I can remember the first DWJ book I read--in 6th grade--and even exactly where it lived on the shelf at my school's library. It was Witch's Business, DWJ's first published children's book from 1973, and the school copy had a dusty purple cloth cover. It's not one of her best books (though when I re-read it last year I was surprised to realize how good it actually is) but even so it must have made quite an impression on me. I don't have that kind of memory for any other books from school.
In junior high the public library had a few more DWJ titles. I remember reading Howl's Moving Castle, Witch Week, and The Magicians of Caprona (which had an amazingly ugly cover even for a DWJ book). I must have continued to read whatever I could get my hands on, because by college I was a confirmed DWJ addict. This was the early 1990s, so she was publishing pretty often, though she was not well-known. Living in Berkeley was great--I found paperbacks of obscure older titles like Spellcoats at used bookstores, checked out Archer's Goon from the public library, and spent a lot of time at Dark Carnival (a SF/fantasy bookstore), waiting for new releases to come out in paperback so I could afford to buy them.
When my husband and I got married in 1996, we had the chance to take a trip to England. On the day that we visited Oxford, I made sure to go into Blackwell's to check out their famous children's section, and I got to add to my collection with Time of the Ghost and my very own copies of a couple others. Ever since then, I've bought every title as it has come out, and now we have everything but Changeover (DWJ's very first novel, not written for children, and not at all easy to get).
That might be a long and boring way of saying that I'm one of the people lucky enough to have grown up reading DWJ, and she has had a big influence on me. Her words live in my head.
DWJ is great in a lot of ways, as we all know. Her stories are original and never derivative, while at the same time she mines legend and literature to bring in layers of meaning, theme, and allusion. I love what she said about how her mind worked:
...what I wanted to do was to write fantasy that might resonate on all levels, from the deep hidden ones, to the most mundane and everyday....get in touch with all the hidden, mythical, archetypal things that were lurking down there. Over the years I’ve grown to trust this primordial sludge at the bottom of my mind.DWJ stories are tricky; you start off thinking this is going to be a children's fantasy story, not even a very difficult one, and then wham--it goes all complicated and she hits you with ideas about how the universe works and what people are like. She manages to pack a lot of ideas and insights into stories meant to be read by 11-year-olds, and she does it with simple language and without making a big song and dance about it at all; instead she's just wryly humorous about it. AND she does this with an intelligence that most of us don't have; she didn't show it off, but she was sharp. Sometimes you hardly even notice what she's doing until the 3rd time around, because she never hangs a big flashy sign on it to say "Look what I'm pulling off here! See how smart I am?"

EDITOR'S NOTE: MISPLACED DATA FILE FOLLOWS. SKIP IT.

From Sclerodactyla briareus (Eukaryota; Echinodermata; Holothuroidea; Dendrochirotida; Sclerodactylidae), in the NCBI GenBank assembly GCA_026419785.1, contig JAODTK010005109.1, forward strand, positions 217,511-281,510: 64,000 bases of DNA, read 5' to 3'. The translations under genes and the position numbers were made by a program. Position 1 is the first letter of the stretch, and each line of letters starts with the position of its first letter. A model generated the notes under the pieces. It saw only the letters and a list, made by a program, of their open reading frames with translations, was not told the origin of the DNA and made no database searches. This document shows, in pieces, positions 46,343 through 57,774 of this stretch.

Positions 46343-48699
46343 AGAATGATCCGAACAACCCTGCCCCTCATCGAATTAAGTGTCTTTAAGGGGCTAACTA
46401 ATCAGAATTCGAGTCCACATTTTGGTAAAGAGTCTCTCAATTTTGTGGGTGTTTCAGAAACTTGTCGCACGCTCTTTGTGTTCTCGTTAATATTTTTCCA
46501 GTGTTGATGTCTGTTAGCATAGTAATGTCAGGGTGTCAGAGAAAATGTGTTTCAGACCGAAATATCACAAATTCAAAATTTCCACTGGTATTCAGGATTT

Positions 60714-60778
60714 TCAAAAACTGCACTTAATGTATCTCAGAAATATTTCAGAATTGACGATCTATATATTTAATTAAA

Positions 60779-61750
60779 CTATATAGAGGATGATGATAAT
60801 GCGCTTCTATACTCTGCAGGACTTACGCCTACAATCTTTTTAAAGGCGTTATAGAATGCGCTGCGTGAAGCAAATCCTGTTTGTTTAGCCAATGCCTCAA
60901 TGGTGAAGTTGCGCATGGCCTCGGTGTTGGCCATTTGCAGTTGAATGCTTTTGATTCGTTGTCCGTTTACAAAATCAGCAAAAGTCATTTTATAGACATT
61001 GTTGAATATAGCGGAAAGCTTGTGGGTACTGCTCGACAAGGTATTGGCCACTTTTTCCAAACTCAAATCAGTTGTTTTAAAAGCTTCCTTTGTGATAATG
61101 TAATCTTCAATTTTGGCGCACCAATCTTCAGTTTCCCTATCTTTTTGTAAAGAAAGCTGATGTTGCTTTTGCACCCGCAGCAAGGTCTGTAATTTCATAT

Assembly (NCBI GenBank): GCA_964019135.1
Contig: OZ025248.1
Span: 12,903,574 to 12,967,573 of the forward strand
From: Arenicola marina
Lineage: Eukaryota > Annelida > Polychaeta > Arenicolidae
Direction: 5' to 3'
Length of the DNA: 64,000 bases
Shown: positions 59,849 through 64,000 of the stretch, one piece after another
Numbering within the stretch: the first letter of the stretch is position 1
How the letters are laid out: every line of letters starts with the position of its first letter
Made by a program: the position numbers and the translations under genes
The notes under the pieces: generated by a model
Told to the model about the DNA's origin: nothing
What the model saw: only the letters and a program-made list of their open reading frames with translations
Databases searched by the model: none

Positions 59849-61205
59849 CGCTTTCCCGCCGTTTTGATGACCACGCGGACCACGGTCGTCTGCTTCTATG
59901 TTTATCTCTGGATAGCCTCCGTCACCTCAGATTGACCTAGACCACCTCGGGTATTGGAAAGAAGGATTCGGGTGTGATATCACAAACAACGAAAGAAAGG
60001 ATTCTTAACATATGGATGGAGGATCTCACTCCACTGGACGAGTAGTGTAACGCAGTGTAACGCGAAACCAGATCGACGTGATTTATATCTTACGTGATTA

I always enjoy how she makes you work, though. DWJ doesn't lay the whole story out for you to read and then forget about; she leaves things confusing or unsaid. Half of her endings are incomprehensible until you've read the book several times--and maybe not even then.
Her characters are people, too. They are all definite personalities; indeed many of them have uncomfortable amounts of personality and would take up a lot of psychic space if you were in the same room with them. They jump off the page. There is never any trouble about telling characters apart in a DWJ book.
I'm running out of space but I would like to burble a bit about which stories are my favorite. Fire and Hemlock comes in first. I know the Dalemark quartet isn't all that well-known, but it should be; she tells 3 different stories about a world and then braids them all together in the 4th, and it's amazing. The Crown of Dalemark is right up there next to Fire and Hemlock for me. Archer's Goon is so funny and fantastic that I must have read it 20 times by now. And Hexwood is creepy and bizarre and incomprehensible so I love it.
I have two daughters now and the oldest one is 12. She loves DWJ too and now we get to share in-jokes, which is super-awesome, because we can just quote a line or reference a character and each know what the other means. She hasn't read all of them yet--I keep advising her to savor them one at a time, because there are a limited number of them--but she is well on her way. My younger daughter is not quite 10 and picky about her reading; if she is not completely convinced that she will love a book--and it is not easy to convince her--she won't read it. She has read Earwig and the Witch, and she loves the Howl's Moving Castle MOVIE, but otherwise she has not yet chosen to read much. We're getting there.
I have never managed to properly say what DWJ books have been in my life. I always wanted to write her a fan letter, but I could never think of the words. When she was very ill indeed, Meredith who runs the website asked for letters, and I tried, but "it went small and boring and didn't lead anywhere." I sent it off anyway of course, but I'm not a writer and what DWJ's books have meant to me will have to stay mostly in my head.